Wasnt totally impressed with the choke on it either (could have been related)
So a new Mikuni VM26-606 with all the fun bits was ordered.
So... on order
**Front and rear wheel bearings (SKF)
**swing arm bearings (SKF)
**chain guide tensioner bearings (generic, but double shielded)
**chain guide tensioner
**swingarm chain slide
**chain guard guide
**#420 HD chain (RK)
**fresh tygon fuel lines
**cheap ebay replacement skid plate
That sums up the maintenance items.
The following is also on order for upgrades....
**Aluminum 18" swingarm
**silicone tubing & UNI filter for remote crank vent
**Mikuni VM26-606 carb
**Minkuni carb adapter
**another slip on muffler.... would like to make it a bit more quiet somehow.
Going to try repacking a new muff, perhaps changing the baffle.
The following on order for electrics & street legal stuff...
** 4700uf 50v capacitor (bike will not have battery)
**cheap LED headlamp
**cheap LED tail lamp
**brake lamp switch
**backlit bike battery powered speedo
**2-wire ignition switch
**handlebar control (switch control for headlights, horn, turn signals, etc)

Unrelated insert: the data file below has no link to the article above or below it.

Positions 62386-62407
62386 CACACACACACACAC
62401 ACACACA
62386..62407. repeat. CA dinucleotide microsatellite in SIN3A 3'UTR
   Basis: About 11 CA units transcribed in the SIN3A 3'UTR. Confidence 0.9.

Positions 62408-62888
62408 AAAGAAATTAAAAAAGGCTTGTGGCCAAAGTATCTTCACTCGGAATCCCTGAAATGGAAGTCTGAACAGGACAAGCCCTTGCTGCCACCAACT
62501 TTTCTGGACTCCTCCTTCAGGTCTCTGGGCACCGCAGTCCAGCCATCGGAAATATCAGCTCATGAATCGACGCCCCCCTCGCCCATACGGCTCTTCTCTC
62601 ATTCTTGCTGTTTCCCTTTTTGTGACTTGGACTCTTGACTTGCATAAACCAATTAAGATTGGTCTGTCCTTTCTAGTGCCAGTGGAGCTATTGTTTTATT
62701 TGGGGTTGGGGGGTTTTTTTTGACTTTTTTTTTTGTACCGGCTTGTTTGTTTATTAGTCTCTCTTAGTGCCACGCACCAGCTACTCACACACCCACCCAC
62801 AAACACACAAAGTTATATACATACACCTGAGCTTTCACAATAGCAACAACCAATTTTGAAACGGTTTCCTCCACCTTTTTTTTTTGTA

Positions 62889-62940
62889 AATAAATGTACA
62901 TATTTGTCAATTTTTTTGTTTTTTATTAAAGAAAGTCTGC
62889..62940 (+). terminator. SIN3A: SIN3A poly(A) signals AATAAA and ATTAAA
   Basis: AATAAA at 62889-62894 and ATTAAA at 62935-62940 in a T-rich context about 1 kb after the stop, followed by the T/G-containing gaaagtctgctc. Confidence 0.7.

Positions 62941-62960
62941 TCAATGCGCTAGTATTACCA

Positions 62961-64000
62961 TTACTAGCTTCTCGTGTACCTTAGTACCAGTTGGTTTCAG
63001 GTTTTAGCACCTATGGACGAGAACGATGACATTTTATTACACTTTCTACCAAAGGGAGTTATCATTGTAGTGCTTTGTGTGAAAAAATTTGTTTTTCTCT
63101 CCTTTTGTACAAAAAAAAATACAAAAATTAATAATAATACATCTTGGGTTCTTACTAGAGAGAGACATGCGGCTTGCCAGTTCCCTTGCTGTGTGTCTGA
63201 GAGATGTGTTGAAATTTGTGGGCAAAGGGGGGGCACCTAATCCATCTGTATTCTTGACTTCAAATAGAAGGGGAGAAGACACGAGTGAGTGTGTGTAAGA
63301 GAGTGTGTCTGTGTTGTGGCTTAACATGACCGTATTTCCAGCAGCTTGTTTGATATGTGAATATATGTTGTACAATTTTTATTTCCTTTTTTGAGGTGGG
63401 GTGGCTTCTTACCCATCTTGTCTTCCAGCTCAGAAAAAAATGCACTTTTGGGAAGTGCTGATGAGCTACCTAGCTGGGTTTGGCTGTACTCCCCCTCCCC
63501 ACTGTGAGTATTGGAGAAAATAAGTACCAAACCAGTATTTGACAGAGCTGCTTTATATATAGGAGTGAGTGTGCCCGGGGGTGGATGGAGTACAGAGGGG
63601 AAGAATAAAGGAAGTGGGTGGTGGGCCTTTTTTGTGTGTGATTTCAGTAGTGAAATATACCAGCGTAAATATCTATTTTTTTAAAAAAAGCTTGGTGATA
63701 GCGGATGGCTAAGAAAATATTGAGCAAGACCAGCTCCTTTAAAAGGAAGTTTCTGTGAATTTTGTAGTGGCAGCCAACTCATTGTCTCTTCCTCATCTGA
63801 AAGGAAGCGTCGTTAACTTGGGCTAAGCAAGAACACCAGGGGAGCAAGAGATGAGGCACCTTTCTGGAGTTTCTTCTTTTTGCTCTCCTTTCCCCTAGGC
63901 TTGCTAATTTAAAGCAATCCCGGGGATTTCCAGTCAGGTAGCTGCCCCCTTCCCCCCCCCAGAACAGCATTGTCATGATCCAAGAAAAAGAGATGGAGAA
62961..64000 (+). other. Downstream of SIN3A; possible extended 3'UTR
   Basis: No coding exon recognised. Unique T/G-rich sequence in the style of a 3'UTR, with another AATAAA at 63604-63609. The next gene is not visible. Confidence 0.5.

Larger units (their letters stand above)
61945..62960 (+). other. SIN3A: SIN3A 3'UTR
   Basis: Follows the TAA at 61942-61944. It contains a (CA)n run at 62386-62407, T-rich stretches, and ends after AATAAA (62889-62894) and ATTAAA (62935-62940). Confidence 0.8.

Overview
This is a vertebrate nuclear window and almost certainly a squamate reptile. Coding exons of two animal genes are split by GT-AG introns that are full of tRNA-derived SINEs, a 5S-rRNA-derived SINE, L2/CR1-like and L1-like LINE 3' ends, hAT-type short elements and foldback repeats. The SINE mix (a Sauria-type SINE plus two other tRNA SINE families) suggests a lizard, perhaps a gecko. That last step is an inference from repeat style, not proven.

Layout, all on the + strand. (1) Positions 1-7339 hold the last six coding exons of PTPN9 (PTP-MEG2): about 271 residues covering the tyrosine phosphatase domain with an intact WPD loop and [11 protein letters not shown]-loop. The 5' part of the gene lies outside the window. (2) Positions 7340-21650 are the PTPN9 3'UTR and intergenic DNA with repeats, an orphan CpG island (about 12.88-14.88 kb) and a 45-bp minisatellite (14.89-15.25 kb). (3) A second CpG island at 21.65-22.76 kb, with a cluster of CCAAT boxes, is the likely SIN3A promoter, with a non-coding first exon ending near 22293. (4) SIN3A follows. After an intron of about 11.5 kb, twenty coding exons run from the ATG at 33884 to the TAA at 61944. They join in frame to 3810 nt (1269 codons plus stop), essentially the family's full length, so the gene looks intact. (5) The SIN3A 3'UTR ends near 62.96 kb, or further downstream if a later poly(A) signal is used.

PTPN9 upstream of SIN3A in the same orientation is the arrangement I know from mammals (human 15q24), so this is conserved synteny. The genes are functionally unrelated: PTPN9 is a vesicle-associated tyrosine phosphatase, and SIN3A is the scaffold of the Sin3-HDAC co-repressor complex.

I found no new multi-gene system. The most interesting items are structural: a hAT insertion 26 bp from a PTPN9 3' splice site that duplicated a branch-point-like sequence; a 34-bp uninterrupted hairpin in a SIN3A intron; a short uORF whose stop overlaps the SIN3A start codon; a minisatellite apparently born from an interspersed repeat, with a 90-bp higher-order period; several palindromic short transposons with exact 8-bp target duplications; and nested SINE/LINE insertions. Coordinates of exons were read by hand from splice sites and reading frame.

|02-20-2020 04:58 PM|
It worked out 110%
Its really hard to explain how well it works, but I can feel it and I can see it watching others move on it.
The rest of the basement level is still slab on grade though, so its VERY evident walking from the next room which is nothing but an epoxy coated concrete slab onto this floor. The difference is incredible
|02-20-2020 05:25 AM|
|CarterKaft||That does look excellent, does it work like you hoped?|
|02-19-2020 06:19 PM|
Sent from my SM-G973U using Tapatalk
|02-19-2020 06:07 PM|
Next project is the SSR140 moto
|02-19-2020 05:53 PM|
Very nicely done. Finished product looks great!
Sent from my SM-G973U using Tapatalk
|02-19-2020 05:42 PM|
Been a while, and it shows. Studio is done and already in use.
Only bits left is to re-do one of the carpet stair treads, and the $800 mirror that will be installed on the long wall. Small one.... 6'x10'
Pics tell most of the story.
Note the ramp used to transition from concrete slab level to the elevated finished floor. Ramp is located at the bottom of the stairs.
Elevation change is roughly 3" in 40"
Also, floor system is vented thru the baseboards, so no holes in the floor it self.
|01-25-2020 10:35 AM|
Couple of update pics for the dance studio project.
Second and final layer of BalticBirch ply is down, completing the subfloor.
A couple of coats of sanding sealer will help prep the floor for primer, then adhesive, then flooring.
Coming together though.
|01-20-2020 03:45 PM|